Letters show students' concern with new ticketing plan for 2018 season
|Thursday, July 12, 2018, 2:01 AM- -|
Clemson University Student Government and the Athletic Department unveiled a new student ticketing plan last week, and some students are wondering if the plan will fix the problem of student attendance.
The plan was announced last week and graduate student Tyler Allen had questions about the new plan. He shared with TigerNet a letter he wrote to student government with his concerns:
I am a graduate student at Clemson who loves Clemson Football, and I wanted to offer my opinion on the new ticketing policy.
I strongly feel that this will reduce student attendance even further. The system does not cater to the way that college students decide to attend football games. I feel that many students will be caught off-guard by these changes and miss the lottery period. Further, there is clear incentive in the policy for every student to enter the lottery for every single game. Students will face conflicts and scheduling issues throughout the academic year, and will no longer be able to attend. I do not feel that football is an activity that is planned so far in advance for current students, whose own attendance greatly relies on the attendance of their friends. These plans are made in the weeks before the game, not 3 months in advance. Further, I feel that modern students are more introverted and less likely to try to acquire a ticket at the gate. I think that the chance of not getting a ticket is a sufficient barrier to prevent many students from trying to get tickets at the gate. Additionally, putting 50% of student tickets up "for sale" in season-long packages removes Clemson's right to say their students go to games for free. I think that policy is horrible, as it punishes less-privileged students. A season of tickets sold does not mean a season of games attended. More privileged students can afford to buy these season passes up front, and only attend the games they choose to attend. This does not resolve the problem whatsoever. I think that even putting half of the hill tickets up for sale to general admission is a better option than this.
I feel that the ticketing issues with the previous system were obvious. The removal of block-seating likely had a direct contribution; this is related to the idea that students want to attend with their friends. The online system has been simply horrible for the last several years. The queue-style system fails and often leaves students waiting. Further, students are required to make their decisions to acquire tickets far in advance of the lottery block. Otherwise, their chances at receiving a ticket are greatly diminished if they discover they and their friends are available to attend the game after their lottery block, or simply forgot. This also leaves the scenario for students to have conflicts later, and be left holding a ticket that will go unused. Finally, the online system itself is incredibly frustrating for students. It is great that students are available to acquire tickets online, but the system itself has constant issues. When using this system personally, at the exact time of ticket release, I have had to attempt 20-30 times at least to get a ticket. Never have I logged in at the proper time and been able to immediately receive a ticket. The system is slow and has issues handling the load of students. I strongly encourage somebody to try and log in and experience this for themselves during ticket release. Several games I have been unable to acquire a ticket, and yet the sections remain unfilled. More often than not, I receive a "no tickets available" message. Support has told me that this means all the tickets are gone. I find it hard to believe that in the first minute of IPTAY, Graduate Student Blocks, all tickets are gone. Students need a more clear way to acquire tickets.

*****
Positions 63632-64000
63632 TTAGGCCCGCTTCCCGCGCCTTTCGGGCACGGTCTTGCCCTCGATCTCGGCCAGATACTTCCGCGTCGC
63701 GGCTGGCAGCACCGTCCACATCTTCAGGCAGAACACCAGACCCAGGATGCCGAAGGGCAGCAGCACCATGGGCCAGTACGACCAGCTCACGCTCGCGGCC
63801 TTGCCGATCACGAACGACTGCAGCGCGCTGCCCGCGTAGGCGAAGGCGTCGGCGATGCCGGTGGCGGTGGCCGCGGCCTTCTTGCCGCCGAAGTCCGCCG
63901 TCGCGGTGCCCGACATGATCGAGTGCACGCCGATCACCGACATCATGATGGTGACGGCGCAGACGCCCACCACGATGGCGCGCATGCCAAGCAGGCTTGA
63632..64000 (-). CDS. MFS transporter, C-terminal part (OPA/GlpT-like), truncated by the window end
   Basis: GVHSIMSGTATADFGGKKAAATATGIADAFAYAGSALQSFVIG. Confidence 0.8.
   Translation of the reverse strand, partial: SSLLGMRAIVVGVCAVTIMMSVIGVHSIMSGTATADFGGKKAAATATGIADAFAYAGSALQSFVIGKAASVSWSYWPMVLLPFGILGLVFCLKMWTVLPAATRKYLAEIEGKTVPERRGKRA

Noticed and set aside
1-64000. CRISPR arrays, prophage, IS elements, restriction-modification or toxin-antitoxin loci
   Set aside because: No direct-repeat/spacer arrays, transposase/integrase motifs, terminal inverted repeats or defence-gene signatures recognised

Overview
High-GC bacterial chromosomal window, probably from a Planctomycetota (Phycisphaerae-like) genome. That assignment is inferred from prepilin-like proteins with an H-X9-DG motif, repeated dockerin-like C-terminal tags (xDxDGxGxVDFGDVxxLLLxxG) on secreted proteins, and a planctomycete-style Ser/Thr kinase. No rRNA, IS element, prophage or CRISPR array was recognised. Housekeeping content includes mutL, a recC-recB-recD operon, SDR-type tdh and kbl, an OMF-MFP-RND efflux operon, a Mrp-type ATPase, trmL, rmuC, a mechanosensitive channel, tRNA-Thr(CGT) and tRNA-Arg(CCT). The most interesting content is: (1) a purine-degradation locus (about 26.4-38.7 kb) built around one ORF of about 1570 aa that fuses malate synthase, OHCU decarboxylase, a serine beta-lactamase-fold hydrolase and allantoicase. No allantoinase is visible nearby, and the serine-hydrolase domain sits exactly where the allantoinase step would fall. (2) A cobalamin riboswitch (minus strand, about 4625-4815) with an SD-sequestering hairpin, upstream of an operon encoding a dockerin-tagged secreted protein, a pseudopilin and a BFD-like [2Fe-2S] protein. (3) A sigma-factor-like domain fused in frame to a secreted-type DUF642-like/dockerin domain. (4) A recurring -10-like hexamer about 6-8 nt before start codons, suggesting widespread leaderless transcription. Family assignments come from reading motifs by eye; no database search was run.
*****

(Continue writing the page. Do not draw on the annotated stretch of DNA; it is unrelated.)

I propose small modifications to the prior system that I believe would relieve these issues.